merchants in that city. The merchant, in a polite manner, inquired
whether he was not Professor Junker of Halle; and, on being answered in
the affirmative, he requested, in an earnest manner, his company to
dinner. The Professor consented. Having reached the merchant's house,
he was shewn into an elegant apartment, where he found a beautiful wife,
and two fine healthy children: but he could scarcely suppress his
astonishment at meeting with so cordial a reception from a family with
whom, he thought he was entirely unacquainted.
After dinner, the merchant, taking him into his counting-room, said,
"You do not recollect me?"--"Not at all."--"But I well recollect you;
and never shall your features be effaced from my remembrance. You are my
benefactor. I am the person who came to life in your closet, and to whom
you paid so much attention. On parting from you, I took the road to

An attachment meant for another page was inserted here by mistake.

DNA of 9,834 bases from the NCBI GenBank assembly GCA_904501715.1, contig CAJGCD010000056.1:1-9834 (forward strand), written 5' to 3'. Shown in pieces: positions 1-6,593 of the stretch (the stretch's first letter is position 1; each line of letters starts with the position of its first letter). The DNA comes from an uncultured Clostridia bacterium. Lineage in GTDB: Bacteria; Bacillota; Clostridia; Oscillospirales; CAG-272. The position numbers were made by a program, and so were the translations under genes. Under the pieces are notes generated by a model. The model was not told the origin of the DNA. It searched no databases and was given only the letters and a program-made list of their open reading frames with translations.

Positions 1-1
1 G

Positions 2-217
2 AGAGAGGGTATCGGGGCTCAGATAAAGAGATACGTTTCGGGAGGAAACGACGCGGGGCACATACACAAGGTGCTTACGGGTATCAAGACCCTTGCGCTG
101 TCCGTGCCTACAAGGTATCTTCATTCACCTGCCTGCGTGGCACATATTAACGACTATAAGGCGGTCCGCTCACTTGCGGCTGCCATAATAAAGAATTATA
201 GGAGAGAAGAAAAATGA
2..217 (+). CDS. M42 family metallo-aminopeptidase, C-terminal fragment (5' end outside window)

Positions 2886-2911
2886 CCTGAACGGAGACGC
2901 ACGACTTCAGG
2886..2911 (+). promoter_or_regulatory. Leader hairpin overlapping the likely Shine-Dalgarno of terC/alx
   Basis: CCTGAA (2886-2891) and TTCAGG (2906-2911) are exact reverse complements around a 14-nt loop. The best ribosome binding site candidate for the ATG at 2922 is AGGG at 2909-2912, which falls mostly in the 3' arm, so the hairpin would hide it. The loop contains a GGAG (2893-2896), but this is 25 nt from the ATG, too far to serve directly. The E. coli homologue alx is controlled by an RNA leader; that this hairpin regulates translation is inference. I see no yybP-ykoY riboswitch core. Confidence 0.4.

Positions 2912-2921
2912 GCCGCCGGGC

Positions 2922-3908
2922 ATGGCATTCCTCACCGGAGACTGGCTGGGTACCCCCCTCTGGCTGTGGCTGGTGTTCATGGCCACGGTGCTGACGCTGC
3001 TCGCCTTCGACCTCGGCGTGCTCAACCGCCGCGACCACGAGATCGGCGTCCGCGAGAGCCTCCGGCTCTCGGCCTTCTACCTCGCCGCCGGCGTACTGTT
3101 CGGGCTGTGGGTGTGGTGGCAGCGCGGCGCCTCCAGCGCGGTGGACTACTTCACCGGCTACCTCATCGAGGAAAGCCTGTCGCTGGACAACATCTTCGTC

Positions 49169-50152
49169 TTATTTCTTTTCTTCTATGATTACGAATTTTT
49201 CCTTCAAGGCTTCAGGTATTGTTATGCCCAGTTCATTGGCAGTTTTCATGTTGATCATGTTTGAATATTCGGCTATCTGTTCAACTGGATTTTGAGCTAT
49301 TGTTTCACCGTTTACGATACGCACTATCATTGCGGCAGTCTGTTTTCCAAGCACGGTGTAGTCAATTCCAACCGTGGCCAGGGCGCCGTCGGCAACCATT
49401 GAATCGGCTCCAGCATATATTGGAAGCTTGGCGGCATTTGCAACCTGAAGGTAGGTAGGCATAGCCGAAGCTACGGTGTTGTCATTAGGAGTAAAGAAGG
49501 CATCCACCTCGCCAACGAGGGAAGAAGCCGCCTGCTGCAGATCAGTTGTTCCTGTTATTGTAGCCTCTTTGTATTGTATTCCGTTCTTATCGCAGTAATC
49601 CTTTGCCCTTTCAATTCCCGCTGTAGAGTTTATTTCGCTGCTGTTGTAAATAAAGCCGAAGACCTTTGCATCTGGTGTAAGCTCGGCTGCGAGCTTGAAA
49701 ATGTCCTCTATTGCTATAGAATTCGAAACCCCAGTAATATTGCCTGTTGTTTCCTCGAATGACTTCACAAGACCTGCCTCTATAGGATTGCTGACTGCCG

Holland. I wrote a good hand, was tolerably expert at accounts; my
figure was somewhat interesting; and I soon obtained employment as a
merchant's clerk. My good conduct, and my zeal for the interests of my
patron, procured me his confidence, and his daughter's love. On his
retiring from business, I succeeded him, and became his son-in-law. But
for you, however, I should not have lived to experience all these
enjoyments. Henceforth, look upon my house, my fortune, and myself, as
at your disposal."
Those who possess the smallest portion of sensibility can easily
represent to themselves the feelings of Junker.